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Abstract: Hydrocarbon Potential of the Upper Mississippian Carbonate Platform, Bechar Basin, Algerian Sahara

MADI, D. ACHOUR, and ERWIN UNGER, Petrel Robertson Ltd., Calgary, Canada; FERIAL BENDERRA, Division Exploration, Sonatrach, Algeria.

The Western Bechar Basin contains a 2000-3000 m thick Carboniferous succession of carbonates consisting of upward shoaling sequences. Wihin the thick Upper Mississippian, several phases of biohermal development are observed. At the bottom of each bioconstructed phase lie Waulsortian-type mounds (up to 120 m-thick) comprised of sponge-fenestellid bafflestone-wackestone passing upward into massive crinoidal-bryozoan wackestone and overlain by well-bedded crinoid and oolitic grainstone. Several seismic anomalies observed in the subsurface of the Bechar Basin indicate the presence of probable Waulsortian-like mounds. These Mississippian carbonates lie unconformably on Upper Devonian shales (Frasnian), a potential oil-prone source rock in the basin, and are sealed by a very thick section of black shales belonging to the Serpukhovian.

During the last decade, Waulsortian bioherms have been petroleum exploration targets since significant oil discoveries have been made within these deposits in North America. This paper presents the hydrocarbon potential of the Mississippian Carbonate Platform as the diagenetic evolution study of these deposits indicates that primary porosity was preserved until late burial.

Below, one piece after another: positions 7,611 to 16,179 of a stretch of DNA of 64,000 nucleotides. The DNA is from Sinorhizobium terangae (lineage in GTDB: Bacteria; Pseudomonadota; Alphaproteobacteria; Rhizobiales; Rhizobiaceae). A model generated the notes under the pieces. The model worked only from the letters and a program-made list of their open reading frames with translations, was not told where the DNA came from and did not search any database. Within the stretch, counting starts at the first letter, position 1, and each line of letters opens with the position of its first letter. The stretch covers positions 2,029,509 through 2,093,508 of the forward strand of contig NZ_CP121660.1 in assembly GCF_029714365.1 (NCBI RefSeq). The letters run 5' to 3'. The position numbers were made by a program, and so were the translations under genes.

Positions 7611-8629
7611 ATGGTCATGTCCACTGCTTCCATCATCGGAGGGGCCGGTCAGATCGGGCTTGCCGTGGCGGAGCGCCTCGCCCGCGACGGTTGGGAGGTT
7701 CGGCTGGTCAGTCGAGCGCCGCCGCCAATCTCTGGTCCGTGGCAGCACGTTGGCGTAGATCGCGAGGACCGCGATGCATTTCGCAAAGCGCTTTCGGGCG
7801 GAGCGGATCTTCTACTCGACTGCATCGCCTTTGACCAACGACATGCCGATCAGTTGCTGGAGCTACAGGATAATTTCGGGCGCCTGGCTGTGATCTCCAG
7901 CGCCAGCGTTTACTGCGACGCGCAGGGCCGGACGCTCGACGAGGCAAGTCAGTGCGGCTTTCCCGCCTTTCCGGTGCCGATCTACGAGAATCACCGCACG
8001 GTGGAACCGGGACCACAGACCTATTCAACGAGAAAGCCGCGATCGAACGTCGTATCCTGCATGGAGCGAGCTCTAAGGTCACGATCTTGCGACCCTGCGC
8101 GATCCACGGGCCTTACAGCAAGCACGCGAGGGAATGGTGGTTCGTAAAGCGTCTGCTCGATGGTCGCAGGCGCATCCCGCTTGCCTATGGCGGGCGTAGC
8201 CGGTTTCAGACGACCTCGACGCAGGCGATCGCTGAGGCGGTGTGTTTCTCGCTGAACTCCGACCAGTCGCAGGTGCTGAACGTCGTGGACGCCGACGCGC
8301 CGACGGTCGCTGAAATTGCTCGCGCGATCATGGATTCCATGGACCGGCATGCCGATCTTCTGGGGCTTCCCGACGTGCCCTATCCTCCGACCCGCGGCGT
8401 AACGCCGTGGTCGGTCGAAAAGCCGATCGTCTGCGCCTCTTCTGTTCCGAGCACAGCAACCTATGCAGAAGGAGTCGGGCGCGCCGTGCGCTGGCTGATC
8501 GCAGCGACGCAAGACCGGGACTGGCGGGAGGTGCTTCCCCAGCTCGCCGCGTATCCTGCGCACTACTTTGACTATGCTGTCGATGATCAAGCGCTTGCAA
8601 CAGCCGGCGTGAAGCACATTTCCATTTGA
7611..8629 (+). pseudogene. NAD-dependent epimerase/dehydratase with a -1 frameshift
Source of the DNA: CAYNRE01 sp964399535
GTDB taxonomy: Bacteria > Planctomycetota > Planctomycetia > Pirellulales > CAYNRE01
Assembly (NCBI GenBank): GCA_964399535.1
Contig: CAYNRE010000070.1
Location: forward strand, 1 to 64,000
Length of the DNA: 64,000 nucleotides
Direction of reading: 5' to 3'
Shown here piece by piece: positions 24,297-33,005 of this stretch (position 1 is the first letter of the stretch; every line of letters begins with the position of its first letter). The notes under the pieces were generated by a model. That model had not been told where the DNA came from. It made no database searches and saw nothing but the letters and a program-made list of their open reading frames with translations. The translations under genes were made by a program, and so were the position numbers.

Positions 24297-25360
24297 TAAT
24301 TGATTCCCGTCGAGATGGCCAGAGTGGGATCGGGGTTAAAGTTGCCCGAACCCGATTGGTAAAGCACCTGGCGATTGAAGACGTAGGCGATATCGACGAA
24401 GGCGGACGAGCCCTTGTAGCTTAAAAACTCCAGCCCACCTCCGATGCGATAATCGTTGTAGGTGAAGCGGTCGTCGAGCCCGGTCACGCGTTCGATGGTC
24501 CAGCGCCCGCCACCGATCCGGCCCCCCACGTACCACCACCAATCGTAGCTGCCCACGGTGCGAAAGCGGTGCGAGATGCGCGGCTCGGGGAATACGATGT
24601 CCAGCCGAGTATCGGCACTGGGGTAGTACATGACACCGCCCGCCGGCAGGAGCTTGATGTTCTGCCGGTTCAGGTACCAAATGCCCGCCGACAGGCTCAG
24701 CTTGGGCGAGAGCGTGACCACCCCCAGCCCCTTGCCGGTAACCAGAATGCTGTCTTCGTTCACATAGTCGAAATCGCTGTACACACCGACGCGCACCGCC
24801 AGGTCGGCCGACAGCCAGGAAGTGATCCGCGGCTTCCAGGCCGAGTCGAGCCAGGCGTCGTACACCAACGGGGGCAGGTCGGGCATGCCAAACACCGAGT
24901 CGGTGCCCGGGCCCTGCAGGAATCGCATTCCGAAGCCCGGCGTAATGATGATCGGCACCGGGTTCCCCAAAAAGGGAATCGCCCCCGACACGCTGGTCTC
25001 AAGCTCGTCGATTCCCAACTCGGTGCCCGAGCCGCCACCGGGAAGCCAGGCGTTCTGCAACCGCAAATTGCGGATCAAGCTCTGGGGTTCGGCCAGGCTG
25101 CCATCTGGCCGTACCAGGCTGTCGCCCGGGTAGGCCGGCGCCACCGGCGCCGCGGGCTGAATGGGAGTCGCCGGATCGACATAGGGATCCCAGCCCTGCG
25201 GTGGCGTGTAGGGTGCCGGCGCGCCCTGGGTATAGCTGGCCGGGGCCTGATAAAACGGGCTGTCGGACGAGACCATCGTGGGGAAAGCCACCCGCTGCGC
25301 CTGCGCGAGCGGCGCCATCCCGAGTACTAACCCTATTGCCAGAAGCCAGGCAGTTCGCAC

The diagenetic sequence contains five calcite cements, dolomitization, and silicification that were investigated for isotope geochemistry and fluid inclusion microthermometry. Temperatures of cementation, inferred from stable oxygen isotopes and two-phases fluid inclusion temperature of homogenization, indicate that most pores within the buildups were occluded after only a few hundred meters of burial. In contrast, pores in the ooid and crinoid grainstones stayed open after thousands of meters of burial (900 to 2500 m). It is hypothesized that the ooid and crinoid grainstones have kept open over significant burial depth and served as a regional conduit for hydrocarbon migration from the basin to the carbonate platform. Basin subsidence rate varied from 220 m/My during the VisCan, to 40 m/My during the Serpukhovian, which suggests that 20 My was needed to fill most porosity. As a result, the Western Bechar limestones can be considered a good target for petroleum exploration if the hydrocarbon migration occurred before the end of the Serpukhovian.

AAPG Search and Discovery Article #90937©1998 AAPG Annual Convention and Exhibition, Salt Lake City, Utah